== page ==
2005 University of Nebraska - Lincoln Transmission of Chronic Wasting Disease in Riparian Areas Charles J. Frost
2006 Arizona Game and Fish Department Defining practical units of conservation and record keeping through analysis of genetic diversity in mule and black-tailed deer James R. Heffelfinger
2006 University of Nebraska - Lincoln Transmission of Chronic Wasting Disease in Riparian Areas Charles J. Frost
2006 Sul Ross State University Public Policy vs. Biology: Evaluating Effects of Season Change on Harvest Characteristics of Mule Deer in West Texas Ryan E. Walser
2007 Sample collection from important areas in Northern Mexico for genetic analysis of Coues white-tailed deer and diagnosis of whitetail deer x mule Carlos Alcalá-Galvan
2007 University of Maine Genetic Differentiation of Odocoileus Species Dr. Irving Kornfield
2008 Sample collection from important areas in Northern Mexico for genetic analysis of Coues white-tailed deer and diagnosis of whitetail deer x mule Carlos Alcalá-Galvan
2009 Wildlife Genetics International Differentiating Coues' whitetail deer from other whitetails Dr. David Paetkau
2010 Colorado State University Paranasal Sinus Tumors of Bighorn Sheep: Investigation of an infectious Etiology Karen A. Fox DVM
2010-2011 University of Nevada - Reno Bighorn sheep disease outbreaks:  underlying genetic diversity of declining versus persistent populations Marjorie D. Matocq, Ph.D.
2012 University of Nevada - Reno Assessment of water facilities for mule deer in the Mohave National Preserve of California Dr. Kelly Stewart
2013 University of Wyoming Fitness consequences of energy development: an effort to understand and reduce the human footprint on large ungulate populations Kevin L. Monteith
2013 Colorado State University Effects of Natural Gas Development on Neonatal Mule Deer Survival Mark E. Peterson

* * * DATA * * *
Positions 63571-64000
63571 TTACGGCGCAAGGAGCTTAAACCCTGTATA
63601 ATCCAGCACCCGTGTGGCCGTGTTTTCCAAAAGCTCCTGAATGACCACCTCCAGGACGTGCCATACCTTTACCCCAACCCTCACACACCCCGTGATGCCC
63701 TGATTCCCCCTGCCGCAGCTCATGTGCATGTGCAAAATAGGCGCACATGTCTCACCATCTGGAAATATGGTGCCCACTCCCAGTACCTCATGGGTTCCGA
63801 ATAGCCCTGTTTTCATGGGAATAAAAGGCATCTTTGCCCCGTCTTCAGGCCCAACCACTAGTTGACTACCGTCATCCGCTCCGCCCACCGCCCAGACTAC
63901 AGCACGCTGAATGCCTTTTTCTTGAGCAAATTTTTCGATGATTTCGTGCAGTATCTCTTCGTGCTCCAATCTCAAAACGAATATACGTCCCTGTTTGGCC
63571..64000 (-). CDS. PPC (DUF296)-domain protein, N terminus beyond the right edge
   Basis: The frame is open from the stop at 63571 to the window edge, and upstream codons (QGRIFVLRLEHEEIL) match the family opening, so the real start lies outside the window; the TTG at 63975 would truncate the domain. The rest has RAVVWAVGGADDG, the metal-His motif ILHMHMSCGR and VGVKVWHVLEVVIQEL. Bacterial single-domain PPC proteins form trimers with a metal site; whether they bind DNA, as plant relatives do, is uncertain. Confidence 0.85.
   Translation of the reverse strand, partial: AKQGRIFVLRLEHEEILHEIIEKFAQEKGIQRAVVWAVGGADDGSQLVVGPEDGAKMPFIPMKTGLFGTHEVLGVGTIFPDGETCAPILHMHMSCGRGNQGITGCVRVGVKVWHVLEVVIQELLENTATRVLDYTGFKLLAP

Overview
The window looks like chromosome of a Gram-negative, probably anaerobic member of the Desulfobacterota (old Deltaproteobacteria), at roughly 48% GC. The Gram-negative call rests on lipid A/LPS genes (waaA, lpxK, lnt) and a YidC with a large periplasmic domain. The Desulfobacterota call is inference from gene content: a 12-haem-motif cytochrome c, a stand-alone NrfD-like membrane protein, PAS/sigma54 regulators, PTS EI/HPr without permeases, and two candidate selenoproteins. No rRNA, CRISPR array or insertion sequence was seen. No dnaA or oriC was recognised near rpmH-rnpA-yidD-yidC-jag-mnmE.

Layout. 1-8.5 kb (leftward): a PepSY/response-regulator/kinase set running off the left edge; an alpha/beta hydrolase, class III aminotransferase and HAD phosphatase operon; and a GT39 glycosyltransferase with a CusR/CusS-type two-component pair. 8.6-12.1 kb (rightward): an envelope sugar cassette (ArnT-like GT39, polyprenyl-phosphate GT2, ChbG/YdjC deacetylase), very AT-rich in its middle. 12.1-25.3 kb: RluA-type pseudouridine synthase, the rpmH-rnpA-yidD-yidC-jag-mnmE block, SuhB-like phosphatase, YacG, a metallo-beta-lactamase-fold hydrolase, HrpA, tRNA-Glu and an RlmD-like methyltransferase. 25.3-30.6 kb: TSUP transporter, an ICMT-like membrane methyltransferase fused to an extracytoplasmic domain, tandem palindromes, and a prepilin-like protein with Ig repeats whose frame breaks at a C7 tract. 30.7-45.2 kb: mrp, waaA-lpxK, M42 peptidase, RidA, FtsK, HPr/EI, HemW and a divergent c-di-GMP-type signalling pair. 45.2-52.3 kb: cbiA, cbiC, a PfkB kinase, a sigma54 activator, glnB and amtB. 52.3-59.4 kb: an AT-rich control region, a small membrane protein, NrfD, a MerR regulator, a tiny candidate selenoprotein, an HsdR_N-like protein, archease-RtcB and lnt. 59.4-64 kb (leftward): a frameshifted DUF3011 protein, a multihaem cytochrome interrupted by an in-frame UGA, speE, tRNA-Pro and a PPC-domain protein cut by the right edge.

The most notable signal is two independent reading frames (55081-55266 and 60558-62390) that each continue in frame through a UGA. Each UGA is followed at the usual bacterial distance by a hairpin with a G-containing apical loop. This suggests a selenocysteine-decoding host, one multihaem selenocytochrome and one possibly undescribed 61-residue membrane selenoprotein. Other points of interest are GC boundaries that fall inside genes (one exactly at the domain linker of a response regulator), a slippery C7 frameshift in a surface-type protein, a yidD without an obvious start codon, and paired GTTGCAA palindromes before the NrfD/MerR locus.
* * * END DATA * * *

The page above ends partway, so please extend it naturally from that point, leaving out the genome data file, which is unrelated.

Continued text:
2014 University of Wyoming Fitness consequences of energy development: an effort to understand and reduce the human footprint on large ungulate populations Kevin L. Monteith
2014 Colorado State University Effects of Natural Gas Development on Neonatal Mule Deer Survival Mark E. Peterson
2018 National Agricultural Genotyping Center Testing for CWD in Cervids: Performance Assessment of a New Generation Assay for Ultra-low Levels of Prions Zachary William Bateson
2018 University of Alberta Quantifying Contact Rates For Disease Transmission In Mule Deer Dr. Evelyn H. Merrill
2018 Colorado State University Examination of Chronic Wasting Disease Prion Strains from Free-Ranging Cervids Mark Zabel
2019-2020 University of Alberta Modeling Spatial Harvest Strategies for Chronic Wasting Disease Transmission Dr. Evelyn H. Merrill
2019-2020 University of Wisconsin-Madison Accumulation of Chronic Wasting Disease Prions in Plant Tissues Dr. Joel A. Pedersen
2019-2020 Minnesota Department of Natural Resources Prospective Simulation Assessments of Alternative Harvest Strategies to Mitigate and Control CWD Invastion and Spread Dr. Christopher S. Jennelle
       

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"The wildlife and its habitat cannot speak. So we must and we will."

-Theodore Roosevelt